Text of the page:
Monday, August 2, 2010

dritte Platz

[ Third place ]

The world cup is now over, but watching Germany come in 3rd place was quite the ride. Of course we were all cheering to see Germany face the Netherlands in the finals, but nevertheless, I witnessed an extremely exciting event that really brought the nation to celebration and only comes around every four years.


World cup fever was incomparable to see not only in Europe, but in Germany, one of the most Fuβball frenzied nations on earth. City-centers all around over the month and a half international tournament were always clustered with people, and big screen tv's lined the streets, from open air pubs, even to the local gelato shoppe. Göttingen, being the young and diverse uni-city that it is, always had clusters of all kinds of fans to fill up seats and give a fun crowd. I probably learned more expletives in more foreign languages than I ever had in my life as well - German might be fun, but Italian reigns supreme for most creativity and drama.

[ Ganzelieselplatz ]

As the brackets narrowed down though, everyone [well, except my Spanish friends ] all began full-heartedly supporting their host nation, and we joined the crowds and celebrations including flags, lei's and cheering. Over the tournament I had seen games at home, as well as at public venues in the city, and public viewings in Göttingen and Berlin.


The photos I have display a very vibrant and exciting patriotism that swept Germany over the few weeks - but this is something that is only just becoming the norm. The 2006 World Cup held in Germany sparked a new pride within the German people, and flags and the German colors began to make a strong presence as the tournament took place. Four years later, I have heard from many that the support and patriotism has only increased - cars whizzing by with flags and decals, and cheering fans in the streets clad in Jerseys all day on game days. A German flag is rare to see anywhere in Germany and still is repressed by many, but the World Cup represents a special time of patriotism and pride for German fans where they all come together for the same cause.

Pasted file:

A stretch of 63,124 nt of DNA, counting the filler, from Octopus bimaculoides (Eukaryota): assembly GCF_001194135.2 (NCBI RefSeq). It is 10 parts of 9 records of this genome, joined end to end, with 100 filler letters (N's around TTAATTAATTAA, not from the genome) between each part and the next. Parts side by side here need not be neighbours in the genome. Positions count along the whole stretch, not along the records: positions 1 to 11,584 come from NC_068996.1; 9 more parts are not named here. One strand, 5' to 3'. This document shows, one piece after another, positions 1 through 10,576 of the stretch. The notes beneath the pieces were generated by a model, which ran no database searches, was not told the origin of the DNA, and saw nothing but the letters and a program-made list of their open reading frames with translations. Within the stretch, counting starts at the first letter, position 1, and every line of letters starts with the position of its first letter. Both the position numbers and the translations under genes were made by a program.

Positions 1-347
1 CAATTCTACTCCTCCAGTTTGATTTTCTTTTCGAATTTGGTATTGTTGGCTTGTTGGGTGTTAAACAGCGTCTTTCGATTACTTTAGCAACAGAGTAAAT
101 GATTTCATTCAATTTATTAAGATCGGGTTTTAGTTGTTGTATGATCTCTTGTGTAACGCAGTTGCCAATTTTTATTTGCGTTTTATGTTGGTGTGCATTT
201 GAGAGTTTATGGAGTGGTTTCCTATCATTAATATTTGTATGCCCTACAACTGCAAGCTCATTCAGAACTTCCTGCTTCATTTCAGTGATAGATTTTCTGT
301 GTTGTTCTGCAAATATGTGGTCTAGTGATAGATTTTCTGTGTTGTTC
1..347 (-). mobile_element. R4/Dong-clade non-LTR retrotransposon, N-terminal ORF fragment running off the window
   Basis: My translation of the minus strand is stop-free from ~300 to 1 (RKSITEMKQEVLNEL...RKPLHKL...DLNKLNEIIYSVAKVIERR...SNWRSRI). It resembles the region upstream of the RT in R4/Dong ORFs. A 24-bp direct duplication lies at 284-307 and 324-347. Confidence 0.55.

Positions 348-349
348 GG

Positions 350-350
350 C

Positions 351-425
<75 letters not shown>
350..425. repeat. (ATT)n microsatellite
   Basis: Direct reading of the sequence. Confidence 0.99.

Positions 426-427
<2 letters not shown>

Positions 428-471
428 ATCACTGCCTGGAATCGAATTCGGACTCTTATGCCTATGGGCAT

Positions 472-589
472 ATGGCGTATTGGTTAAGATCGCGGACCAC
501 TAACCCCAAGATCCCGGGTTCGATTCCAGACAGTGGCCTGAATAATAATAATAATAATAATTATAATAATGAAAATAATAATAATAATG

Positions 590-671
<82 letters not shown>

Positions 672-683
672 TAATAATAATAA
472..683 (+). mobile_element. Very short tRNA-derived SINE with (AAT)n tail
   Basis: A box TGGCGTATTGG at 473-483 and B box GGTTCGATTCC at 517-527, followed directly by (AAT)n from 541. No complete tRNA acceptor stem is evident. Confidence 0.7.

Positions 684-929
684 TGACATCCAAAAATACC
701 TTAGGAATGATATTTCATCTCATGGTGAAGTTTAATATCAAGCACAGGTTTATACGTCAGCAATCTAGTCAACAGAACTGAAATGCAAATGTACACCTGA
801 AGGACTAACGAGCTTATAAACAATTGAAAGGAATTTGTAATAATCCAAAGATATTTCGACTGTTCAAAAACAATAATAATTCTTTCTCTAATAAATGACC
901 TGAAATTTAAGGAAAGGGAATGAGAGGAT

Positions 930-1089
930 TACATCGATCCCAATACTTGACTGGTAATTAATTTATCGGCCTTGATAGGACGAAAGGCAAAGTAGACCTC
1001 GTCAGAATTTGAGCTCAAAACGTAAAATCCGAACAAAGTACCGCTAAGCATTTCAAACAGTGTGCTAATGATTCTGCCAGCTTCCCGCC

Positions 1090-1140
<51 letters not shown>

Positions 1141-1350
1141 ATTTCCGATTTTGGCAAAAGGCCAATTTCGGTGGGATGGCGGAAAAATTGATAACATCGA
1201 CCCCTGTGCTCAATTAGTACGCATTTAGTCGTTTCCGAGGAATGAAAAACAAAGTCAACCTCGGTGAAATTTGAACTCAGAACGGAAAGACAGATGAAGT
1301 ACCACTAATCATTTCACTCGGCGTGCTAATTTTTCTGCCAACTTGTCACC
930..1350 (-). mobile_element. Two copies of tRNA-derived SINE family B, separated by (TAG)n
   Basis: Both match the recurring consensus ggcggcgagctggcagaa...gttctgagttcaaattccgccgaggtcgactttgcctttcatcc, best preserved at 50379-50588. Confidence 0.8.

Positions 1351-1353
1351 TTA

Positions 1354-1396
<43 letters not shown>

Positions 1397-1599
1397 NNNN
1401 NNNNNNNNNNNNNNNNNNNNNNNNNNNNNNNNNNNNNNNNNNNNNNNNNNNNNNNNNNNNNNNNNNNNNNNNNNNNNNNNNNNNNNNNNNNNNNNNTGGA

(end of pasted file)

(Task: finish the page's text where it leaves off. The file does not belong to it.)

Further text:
The world cup has been an excellent opportunity to partake in some of the best celebrations I have seen all year in Germany, and possibly one of the best cultural opportunities to connect with German people in my host city and learn what the world cup means to them [ described by one, "the Super Bowl x 20" ], as well as international friends sharing the experience with me as well!

Zufrieden

Content, happy, pleased, satisfied, comfortable, settled, * to be one with the world





The definitions are many and broad when one translates the German word "zufrieden" . It just doesn't really translate, but it means all of the above words. Germans work hard and are serious people, but behind the stern facades that some of them have, caught in the right environment, they could be completely in a state of being zufrieden.


[ The failed raft ]



Small road trips with my host family, time with family and friends, soccer matches, BBQ's - summer time here in Germany is going great.

Fruchthaus Schwieger

[ Fruit house Schwieger ]

This post has been one that I have been anxious to put up for a while. Maybe I mentioned it in passing, but Andreas, my host dad, runs the family business, and it is an iconic corner fruit market within central Göttingen.



Some times this year, while riding my bike through town, I would ride by and see Andreas, usually leaving with a crisp apple that he would toss to me over the counter. At home, I was spoiled to fresh veggies and fruit that Inga would use from the shop in great lunches and desserts. Speaking of meals, one of the best things this year was the importance of having the family together at our prompt 1:15 lunches which was the main meal of the day.



Some of the shelves in the store were just as ecclectic as the market I proudly presented a few weeks ago - various oils and vinegars, bright colors of greens, purples and reds, nuts, berries - it is quite a sight.



Unfortunately, winter was long [ very long... ] in Germany, and even after the grey half year passed, construction season began and the front of the store was blocked off where crates of produce usually line the corner.


As my final days were ticking down, I had to finally just get in and snap a few photos - the store was too much of a figure in my mind of the city to pass up. The funny thing to add is that working in the store for so long, Andreas really doesn't even like vegetables!